The Chase Sapphire Preferred grace period is at least 21 days. The grace period lasts from the end of each billing period to the payment due date. If you pay your statement balance in full every month, Chase will not charge any interest.
Here’s more info about the Chase Sapphire Preferred grace period:
Keep in mind that you are not required to pay the entire balance by the due date. But if you decide to pay less than the full amount due, you will lose the grace period. The remaining Chase Sapphire Preferred balance and any new purchases will then start to accrue interest that compounds daily. To get a credit card grace period back, you will need to pay the statement balance in full for two consecutive months.
Keep in mind that the Chase Sapphire Preferred grace period only applies to purchases. That means any cash advances or balance transfers you make will begin to accrue interest the day you make them. You should probably avoid these transactions, anyway – cash advances and balance transfers are both expensive with this card.
The Chase Sapphire Preferred late fee is a maximum of $29 for the first late payment. The late fee increases to a maximum $40 on late payments that occur within the following 6 billing periods. Chase Sapphire Preferred late fees will never be more than the minimum payment amount due. The Sapphire Preferred card also does not charge a penalty APR which means Chase won’t automatically raise your interest rate because of late payments.… read full answer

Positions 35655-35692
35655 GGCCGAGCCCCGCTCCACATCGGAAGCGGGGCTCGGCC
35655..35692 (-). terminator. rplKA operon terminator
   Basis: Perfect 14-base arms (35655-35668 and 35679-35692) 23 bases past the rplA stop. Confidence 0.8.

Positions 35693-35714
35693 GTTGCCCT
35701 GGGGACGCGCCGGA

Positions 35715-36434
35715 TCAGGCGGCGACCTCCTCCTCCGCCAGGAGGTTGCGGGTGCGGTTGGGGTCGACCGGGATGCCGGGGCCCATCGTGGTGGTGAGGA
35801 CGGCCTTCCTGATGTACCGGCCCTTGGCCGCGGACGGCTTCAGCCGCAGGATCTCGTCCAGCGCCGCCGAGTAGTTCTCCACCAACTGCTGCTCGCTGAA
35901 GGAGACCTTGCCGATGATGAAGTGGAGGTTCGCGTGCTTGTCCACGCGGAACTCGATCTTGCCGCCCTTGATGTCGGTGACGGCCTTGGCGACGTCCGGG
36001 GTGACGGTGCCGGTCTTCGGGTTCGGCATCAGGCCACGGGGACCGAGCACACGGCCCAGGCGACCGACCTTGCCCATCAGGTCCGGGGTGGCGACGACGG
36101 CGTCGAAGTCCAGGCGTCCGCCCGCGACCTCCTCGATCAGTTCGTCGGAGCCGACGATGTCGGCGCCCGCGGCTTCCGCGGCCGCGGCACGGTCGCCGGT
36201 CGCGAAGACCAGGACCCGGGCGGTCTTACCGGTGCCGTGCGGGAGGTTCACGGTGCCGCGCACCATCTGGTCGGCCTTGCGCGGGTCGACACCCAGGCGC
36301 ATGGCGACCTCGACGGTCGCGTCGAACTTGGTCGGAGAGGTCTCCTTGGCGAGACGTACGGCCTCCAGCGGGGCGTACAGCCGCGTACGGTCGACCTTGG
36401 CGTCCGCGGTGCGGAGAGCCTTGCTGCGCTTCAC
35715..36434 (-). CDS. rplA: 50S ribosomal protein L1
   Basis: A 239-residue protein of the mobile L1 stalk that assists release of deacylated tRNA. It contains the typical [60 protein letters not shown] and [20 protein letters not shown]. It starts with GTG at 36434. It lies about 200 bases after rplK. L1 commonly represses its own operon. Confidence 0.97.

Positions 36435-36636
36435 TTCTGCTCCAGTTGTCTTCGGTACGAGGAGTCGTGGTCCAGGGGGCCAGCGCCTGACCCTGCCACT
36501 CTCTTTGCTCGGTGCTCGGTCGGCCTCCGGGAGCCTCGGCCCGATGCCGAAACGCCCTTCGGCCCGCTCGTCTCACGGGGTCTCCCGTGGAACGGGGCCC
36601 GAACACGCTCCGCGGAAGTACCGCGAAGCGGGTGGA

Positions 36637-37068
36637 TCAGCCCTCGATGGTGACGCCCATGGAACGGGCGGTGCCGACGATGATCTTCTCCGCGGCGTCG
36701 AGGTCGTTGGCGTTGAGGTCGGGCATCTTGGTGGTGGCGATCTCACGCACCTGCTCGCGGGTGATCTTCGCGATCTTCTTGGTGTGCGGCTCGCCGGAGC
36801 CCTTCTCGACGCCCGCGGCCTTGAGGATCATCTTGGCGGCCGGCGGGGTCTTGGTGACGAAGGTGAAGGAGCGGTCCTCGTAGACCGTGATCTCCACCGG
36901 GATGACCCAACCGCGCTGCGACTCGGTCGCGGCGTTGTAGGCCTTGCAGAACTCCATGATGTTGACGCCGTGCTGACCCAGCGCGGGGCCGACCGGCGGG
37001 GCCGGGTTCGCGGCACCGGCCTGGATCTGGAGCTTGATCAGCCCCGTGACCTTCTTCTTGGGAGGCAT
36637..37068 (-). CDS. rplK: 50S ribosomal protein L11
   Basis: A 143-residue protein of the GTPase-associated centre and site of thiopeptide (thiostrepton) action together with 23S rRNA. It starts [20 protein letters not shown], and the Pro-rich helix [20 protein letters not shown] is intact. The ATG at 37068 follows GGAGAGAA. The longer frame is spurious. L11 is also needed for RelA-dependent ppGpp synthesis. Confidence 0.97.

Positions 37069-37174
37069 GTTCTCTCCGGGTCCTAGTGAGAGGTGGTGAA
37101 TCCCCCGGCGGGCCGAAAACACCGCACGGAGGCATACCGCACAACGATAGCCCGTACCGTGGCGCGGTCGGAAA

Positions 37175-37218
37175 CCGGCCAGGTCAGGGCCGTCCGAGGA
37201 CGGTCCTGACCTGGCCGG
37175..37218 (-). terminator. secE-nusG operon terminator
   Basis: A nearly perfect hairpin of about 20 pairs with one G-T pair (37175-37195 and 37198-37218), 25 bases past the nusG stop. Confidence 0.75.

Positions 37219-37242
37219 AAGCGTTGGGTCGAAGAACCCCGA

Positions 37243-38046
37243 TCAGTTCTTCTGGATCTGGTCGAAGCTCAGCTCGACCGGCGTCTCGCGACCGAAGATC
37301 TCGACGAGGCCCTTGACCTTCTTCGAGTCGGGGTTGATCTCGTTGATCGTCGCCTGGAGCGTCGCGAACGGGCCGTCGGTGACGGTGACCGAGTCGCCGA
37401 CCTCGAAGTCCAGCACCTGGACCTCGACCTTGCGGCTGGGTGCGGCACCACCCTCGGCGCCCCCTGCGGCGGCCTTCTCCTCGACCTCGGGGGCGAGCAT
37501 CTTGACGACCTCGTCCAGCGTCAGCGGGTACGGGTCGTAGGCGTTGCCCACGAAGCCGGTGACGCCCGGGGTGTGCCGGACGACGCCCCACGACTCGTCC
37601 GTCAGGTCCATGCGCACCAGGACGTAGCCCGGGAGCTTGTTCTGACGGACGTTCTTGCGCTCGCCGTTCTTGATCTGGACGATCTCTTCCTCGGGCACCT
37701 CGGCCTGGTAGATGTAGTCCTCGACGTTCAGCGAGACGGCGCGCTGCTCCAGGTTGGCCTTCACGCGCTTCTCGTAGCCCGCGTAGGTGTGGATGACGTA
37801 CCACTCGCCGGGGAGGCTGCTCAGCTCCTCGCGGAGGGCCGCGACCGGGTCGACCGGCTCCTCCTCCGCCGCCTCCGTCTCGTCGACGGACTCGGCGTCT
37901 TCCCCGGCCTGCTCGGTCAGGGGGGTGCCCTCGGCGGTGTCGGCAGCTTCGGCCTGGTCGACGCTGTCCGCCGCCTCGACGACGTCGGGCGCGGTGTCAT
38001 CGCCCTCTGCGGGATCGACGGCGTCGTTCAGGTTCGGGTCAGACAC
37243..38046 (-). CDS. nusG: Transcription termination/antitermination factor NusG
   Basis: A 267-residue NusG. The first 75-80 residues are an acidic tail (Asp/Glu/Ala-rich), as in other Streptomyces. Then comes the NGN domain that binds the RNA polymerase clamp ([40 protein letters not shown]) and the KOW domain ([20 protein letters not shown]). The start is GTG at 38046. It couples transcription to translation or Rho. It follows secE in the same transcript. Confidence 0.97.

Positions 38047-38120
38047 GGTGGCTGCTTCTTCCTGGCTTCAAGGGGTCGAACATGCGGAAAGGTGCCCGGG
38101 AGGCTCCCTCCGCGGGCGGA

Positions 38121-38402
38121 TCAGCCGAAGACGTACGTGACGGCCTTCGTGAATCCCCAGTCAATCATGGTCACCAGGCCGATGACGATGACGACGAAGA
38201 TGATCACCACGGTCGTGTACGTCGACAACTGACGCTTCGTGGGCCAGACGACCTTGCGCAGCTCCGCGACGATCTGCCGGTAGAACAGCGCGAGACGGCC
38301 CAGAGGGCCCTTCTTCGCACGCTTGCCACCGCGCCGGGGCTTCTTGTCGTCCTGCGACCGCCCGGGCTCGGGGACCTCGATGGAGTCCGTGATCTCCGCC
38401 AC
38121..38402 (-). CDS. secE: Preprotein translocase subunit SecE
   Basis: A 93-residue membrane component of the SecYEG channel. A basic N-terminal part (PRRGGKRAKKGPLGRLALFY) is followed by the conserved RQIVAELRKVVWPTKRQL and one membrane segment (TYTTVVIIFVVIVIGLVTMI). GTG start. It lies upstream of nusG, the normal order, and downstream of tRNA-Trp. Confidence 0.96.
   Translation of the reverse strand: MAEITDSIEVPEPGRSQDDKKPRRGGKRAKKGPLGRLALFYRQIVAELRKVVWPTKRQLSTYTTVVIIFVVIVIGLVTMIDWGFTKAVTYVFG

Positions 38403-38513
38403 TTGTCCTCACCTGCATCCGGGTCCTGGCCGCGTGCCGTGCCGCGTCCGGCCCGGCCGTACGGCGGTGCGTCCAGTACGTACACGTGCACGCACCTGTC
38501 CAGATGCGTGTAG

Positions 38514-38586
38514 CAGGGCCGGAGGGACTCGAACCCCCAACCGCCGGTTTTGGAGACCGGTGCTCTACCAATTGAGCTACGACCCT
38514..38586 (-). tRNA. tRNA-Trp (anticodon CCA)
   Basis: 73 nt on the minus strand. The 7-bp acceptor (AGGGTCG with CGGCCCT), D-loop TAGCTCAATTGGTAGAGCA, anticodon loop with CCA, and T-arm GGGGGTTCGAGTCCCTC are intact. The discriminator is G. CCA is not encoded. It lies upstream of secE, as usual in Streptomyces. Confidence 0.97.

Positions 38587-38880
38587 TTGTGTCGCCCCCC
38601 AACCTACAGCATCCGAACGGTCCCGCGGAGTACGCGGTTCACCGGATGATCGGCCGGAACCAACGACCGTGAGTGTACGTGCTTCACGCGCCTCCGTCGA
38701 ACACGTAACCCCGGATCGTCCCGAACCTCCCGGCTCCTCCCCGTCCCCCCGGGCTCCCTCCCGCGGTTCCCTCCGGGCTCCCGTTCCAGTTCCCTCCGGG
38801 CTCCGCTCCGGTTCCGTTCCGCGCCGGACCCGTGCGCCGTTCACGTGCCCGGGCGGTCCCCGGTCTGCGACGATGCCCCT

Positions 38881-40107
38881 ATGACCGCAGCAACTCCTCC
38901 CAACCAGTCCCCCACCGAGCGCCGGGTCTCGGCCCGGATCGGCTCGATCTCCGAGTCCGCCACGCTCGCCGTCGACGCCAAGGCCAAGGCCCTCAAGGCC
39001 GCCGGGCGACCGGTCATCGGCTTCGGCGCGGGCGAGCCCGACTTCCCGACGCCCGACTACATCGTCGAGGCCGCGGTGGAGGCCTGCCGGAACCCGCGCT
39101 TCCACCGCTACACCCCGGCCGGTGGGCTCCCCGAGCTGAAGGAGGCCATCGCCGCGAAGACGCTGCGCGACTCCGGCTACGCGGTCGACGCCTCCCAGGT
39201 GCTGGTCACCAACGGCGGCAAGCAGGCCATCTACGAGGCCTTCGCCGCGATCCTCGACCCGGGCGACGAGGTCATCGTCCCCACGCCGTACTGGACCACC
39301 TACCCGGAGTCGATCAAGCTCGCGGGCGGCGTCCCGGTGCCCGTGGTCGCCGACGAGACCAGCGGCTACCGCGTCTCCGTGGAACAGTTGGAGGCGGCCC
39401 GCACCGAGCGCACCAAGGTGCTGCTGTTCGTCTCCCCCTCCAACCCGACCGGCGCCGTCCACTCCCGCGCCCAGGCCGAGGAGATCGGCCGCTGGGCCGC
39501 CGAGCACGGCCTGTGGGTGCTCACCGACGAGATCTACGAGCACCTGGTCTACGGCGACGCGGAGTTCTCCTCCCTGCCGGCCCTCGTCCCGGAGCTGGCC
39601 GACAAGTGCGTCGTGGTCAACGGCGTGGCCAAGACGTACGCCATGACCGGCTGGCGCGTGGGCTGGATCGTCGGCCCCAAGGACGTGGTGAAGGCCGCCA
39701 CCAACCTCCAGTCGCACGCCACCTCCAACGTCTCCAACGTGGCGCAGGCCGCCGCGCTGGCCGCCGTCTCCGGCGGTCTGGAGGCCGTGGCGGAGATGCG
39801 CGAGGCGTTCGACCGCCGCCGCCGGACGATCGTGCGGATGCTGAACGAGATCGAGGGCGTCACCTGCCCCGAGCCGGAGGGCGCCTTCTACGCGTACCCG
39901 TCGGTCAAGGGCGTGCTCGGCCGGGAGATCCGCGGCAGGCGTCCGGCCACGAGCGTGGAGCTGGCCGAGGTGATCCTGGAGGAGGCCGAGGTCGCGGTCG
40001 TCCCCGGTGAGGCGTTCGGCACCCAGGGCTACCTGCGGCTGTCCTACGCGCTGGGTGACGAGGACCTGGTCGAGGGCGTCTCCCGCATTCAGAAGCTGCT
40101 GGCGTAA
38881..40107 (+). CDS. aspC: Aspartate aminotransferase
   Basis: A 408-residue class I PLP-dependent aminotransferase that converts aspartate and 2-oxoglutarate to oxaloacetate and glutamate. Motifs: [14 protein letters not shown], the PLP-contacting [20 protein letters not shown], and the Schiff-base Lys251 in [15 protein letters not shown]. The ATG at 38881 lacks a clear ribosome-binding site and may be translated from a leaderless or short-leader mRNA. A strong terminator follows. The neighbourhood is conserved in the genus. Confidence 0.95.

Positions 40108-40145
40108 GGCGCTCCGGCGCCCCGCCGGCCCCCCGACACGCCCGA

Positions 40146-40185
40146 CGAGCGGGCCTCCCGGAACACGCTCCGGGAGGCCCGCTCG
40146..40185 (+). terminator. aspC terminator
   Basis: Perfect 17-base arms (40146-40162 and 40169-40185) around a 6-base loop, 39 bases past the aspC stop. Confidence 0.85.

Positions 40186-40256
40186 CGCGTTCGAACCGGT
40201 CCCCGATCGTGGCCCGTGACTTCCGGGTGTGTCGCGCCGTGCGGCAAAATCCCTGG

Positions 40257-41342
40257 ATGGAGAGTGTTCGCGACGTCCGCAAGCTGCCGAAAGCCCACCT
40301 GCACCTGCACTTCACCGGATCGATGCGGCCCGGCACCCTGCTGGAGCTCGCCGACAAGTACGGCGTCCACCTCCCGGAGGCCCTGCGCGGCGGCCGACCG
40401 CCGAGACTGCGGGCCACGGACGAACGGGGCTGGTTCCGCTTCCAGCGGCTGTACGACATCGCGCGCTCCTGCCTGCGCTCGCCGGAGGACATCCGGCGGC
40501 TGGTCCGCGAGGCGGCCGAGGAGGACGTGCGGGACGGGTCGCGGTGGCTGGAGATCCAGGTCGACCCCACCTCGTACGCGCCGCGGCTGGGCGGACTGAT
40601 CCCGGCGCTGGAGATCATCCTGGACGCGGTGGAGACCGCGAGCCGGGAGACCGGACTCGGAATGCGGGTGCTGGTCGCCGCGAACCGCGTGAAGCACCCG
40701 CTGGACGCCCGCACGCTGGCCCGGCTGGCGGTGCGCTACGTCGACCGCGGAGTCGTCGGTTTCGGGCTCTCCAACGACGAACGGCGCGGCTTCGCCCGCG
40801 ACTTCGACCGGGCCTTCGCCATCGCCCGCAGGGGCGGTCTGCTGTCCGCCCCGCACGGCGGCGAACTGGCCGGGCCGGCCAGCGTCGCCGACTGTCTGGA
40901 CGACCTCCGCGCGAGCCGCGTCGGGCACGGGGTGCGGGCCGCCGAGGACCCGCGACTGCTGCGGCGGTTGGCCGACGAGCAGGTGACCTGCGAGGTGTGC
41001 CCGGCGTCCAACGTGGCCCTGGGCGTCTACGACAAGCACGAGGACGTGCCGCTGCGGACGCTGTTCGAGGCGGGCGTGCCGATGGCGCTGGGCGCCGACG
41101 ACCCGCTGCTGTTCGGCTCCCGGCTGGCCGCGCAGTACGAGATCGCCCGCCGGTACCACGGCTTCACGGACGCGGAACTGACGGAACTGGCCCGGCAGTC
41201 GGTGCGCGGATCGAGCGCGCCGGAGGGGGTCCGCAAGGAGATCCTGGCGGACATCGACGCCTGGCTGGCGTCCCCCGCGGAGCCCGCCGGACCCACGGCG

The Chase Sapphire Preferred credit limit is $5,000, at a minimum. But some cardholders can get a credit limit higher than that. Plenty of Chase Sapphire Preferred cardholders report limits of at least $10,000, and some say they have a limit of $20,000 or more. Chase doesn’t publicly disclose the Chase Sapphire Preferred maximum credit limit.
What you should know about the Chase Sapphire Preferred credit limit:
The credit limit you get on your Chase Sapphire Preferred will depend mainly on your credit score, income, and other existing debts, along with your credit utilization.
The closer to perfect your credit is and the more money you make relative to what you owe, the higher credit limit you can expect.
You can also ask for a Chase Sapphire Preferred credit limit increase by calling the number on the back of your card. However, there is no guarantee you’ll be approved. You should also note that credit limit increase requests will trigger hard pulls, which can temporarily hurt your credit score.
To increase your chances of approval, it’s best to make sure you’ve paid the bill on time for at least six straight months.
Not many cards have minimum credit limits higher than Chase Sapphire Preferred’s, but Chase Sapphire Reserve® is one of them. Chase Sapphire Reserve’s limit is $10,000 or more.
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